Sunday Aug 1, 2021
Sunday Aug 1, 2021
nepalnews Nepalnews

Published by Nepalnews Pvt Ltd
Acting General manager: Saurav Gurung
Editor: Raju Silwal
Information Department Registration No. 1505 / 076-77

Muslims mark Eid al-Adha holiday amid Pandemic


Nepalnews
2021 Jul 21, 10:59, Cairo
Muslims offer prayers during the first day of Eid al-Adha, outside the iconic Haghia Sophia in the historic Sultan Ahmed district of Istanbul, Tuesday, July 20, 2021. Thousands of Muslims attended dawn Eid al-Adha prayers in Istanbul. Photo: AP

 Muslims around the world were observing Tuesday yet another major Islamic holiday in the shadow of the pandemic and amid growing concerns about the highly infectious delta variant of the coronavirus.

Eid al-Adha, or the “Feast of Sacrifice,” is typically marked by communal prayers, large social gatherings, slaughtering of livestock and distributing meat to the needy. This year, the holiday comes as many countries battle the delta variant first identified in India, prompting some to impose new restrictions or appeal for people to avoid congregating and follow safety protocols.

The pandemic has already taken a toll for the second year on a sacred mainstay of Islam, the hajj, whose last days coincide with Eid al-Adha. Once drawing some 2.5 million Muslims from across the globe to the holy city of Mecca in Saudi Arabia, the pilgrimage has been dramatically scaled back due to the virus.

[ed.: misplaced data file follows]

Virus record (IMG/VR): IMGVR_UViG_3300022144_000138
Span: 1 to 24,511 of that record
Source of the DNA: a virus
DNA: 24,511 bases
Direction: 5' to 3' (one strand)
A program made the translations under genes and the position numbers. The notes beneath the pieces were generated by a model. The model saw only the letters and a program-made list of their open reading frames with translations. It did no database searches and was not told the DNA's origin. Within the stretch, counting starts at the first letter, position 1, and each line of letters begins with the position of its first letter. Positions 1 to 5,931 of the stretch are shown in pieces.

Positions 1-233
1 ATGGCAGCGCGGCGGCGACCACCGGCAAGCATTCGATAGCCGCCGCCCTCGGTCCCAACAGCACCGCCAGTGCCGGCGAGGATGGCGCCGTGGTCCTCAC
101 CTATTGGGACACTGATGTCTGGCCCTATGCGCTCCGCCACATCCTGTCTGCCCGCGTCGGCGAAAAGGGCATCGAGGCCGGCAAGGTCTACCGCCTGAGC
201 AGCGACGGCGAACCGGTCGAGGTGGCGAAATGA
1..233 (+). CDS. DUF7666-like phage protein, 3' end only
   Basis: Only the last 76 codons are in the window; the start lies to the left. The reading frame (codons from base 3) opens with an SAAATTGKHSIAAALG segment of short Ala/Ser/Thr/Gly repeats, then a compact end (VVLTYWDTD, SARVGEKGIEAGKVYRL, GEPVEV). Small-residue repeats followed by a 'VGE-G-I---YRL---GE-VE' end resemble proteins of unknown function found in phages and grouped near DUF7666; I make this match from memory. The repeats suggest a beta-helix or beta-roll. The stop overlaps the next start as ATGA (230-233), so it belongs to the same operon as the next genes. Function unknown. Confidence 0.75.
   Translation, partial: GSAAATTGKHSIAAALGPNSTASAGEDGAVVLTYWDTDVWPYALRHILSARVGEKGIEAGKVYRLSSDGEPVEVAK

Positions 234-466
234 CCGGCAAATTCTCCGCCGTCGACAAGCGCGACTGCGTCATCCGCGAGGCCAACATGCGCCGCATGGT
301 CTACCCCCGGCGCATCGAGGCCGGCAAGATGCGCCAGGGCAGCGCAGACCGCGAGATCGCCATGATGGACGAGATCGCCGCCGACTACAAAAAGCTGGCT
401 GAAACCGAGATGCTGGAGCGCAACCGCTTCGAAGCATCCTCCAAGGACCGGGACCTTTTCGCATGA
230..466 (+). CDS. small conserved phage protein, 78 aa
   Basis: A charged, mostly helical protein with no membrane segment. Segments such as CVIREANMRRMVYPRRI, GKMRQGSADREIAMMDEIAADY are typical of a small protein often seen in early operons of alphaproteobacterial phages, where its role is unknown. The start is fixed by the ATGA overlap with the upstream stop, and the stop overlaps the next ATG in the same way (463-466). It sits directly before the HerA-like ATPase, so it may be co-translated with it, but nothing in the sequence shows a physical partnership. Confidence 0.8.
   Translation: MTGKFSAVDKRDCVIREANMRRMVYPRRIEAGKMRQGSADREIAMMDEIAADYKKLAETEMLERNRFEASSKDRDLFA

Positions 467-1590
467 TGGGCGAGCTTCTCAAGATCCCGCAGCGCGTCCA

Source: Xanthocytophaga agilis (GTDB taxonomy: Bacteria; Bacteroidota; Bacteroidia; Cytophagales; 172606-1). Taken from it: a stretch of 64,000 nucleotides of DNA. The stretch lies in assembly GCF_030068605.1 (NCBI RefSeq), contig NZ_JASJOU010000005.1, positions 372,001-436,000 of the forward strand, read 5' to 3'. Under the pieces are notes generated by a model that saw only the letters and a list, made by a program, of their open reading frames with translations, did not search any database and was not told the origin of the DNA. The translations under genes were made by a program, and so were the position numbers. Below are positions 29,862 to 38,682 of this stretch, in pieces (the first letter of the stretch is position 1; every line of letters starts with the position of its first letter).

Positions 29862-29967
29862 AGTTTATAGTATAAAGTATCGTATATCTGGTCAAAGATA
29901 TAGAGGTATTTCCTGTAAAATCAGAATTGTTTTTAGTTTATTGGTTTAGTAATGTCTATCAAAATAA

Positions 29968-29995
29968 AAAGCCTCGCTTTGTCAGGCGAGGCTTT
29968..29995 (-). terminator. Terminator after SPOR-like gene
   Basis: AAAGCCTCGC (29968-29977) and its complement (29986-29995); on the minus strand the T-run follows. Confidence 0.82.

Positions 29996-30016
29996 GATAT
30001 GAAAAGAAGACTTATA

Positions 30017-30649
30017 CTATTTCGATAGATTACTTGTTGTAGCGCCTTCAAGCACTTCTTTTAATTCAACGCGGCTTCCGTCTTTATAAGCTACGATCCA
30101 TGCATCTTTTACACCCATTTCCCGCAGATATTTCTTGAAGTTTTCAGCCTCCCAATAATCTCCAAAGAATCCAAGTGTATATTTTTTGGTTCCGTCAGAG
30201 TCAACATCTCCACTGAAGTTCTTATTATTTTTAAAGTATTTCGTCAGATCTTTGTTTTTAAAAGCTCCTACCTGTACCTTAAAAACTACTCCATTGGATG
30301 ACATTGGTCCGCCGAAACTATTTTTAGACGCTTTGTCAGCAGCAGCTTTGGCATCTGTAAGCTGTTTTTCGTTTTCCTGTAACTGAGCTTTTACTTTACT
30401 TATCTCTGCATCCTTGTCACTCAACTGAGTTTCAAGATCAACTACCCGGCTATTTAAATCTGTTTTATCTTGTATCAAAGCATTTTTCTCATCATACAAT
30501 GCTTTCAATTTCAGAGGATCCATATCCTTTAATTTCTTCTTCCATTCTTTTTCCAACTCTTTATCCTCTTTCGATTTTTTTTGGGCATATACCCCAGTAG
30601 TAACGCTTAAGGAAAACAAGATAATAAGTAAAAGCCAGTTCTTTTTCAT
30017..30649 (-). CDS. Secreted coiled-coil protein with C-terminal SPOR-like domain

This year’s hajj has been limited to 60,000 vaccinated Saudi citizens or residents of Saudi Arabia. On Tuesday, pilgrims wearing masks and maintaining social distancing performed the symbolic stoning of the devil in the valley area of Mina — using sterilized pebbles they received ahead of time.


Muslims offer Eid al-Adha prayers in the village of Salem, near of the West Bank city of Nablus, Tuesday, July 20, 2021.
Muslims offer Eid al-Adha prayers in the village of Salem, near of the West Bank city of Nablus, Tuesday, July 20, 2021.
Muslims young and old gather for prayers to celebrate Eid al-Adha
Muslims young and old gather for prayers to celebrate Eid al-Adha

“This is (a) very, very, very big moment for us, for me especially,” said pilgrim Arya Widyawan Yanto, an Indonesian living in Saudi Arabia. He added that he was happy he had the chance to perform the pilgrimage. “Everything was conducted under very strict precautions.”

Yanto said he hoped for the pandemic to end and for all Muslims to be able to perform the pilgrimage in a safe way.

Indonesia marked a grim Eid al-Adha amid a devastating new wave of coronavirus cases in the world’s most populous Muslim-majority nation. Vice President Ma’ruf Amin, also an influential Islamic cleric, appealed to people to perform holiday prayers at home with their families.

“Don’t do crowds,” Amin said in televised remarks ahead of the start of the holiday. “Protecting oneself from the COVID-19 pandemic is obligatory.”

The surge in new cases is believed to have been fueled by travel during another holiday — the Eid al-Fitr festival in May — and by the rapid spread of the delta variant.

In Malaysia, measures have been tightened after a sharp spike in infections, despite a national lockdown since June 1. People are banned from traveling back to their hometowns or crossing districts to celebrate. House visits and customary trips to graveyards are also banned.